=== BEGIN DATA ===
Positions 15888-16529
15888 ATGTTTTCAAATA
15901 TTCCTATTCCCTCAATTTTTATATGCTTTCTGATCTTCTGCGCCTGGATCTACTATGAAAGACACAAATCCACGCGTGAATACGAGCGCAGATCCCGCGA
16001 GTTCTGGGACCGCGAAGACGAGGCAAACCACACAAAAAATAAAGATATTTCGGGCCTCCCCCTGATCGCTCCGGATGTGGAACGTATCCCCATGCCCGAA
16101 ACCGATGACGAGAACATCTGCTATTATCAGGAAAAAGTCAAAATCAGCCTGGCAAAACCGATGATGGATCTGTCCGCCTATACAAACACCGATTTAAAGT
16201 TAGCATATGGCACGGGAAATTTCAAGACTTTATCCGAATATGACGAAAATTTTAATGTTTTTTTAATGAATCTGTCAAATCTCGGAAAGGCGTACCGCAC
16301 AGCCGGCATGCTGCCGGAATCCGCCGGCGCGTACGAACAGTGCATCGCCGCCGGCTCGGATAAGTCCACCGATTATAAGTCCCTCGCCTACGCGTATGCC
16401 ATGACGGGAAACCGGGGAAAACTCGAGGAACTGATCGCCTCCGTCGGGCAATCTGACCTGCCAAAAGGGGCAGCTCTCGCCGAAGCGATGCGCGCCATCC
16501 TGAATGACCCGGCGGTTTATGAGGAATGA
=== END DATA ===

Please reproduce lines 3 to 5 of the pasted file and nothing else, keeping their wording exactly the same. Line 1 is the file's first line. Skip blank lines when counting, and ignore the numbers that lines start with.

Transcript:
15901 TTCCTATTCCCTCAATTTTTATATGCTTTCTGATCTTCTGCGCCTGGATCTACTATGAAAGACACAAATCCACGCGTGAATACGAGCGCAGATCCCGCGA
16001 GTTCTGGGACCGCGAAGACGAGGCAAACCACACAAAAAATAAAGATATTTCGGGCCTCCCCCTGATCGCTCCGGATGTGGAACGTATCCCCATGCCCGAA
16101 ACCGATGACGAGAACATCTGCTATTATCAGGAAAAAGTCAAAATCAGCCTGGCAAAACCGATGATGGATCTGTCCGCCTATACAAACACCGATTTAAAGT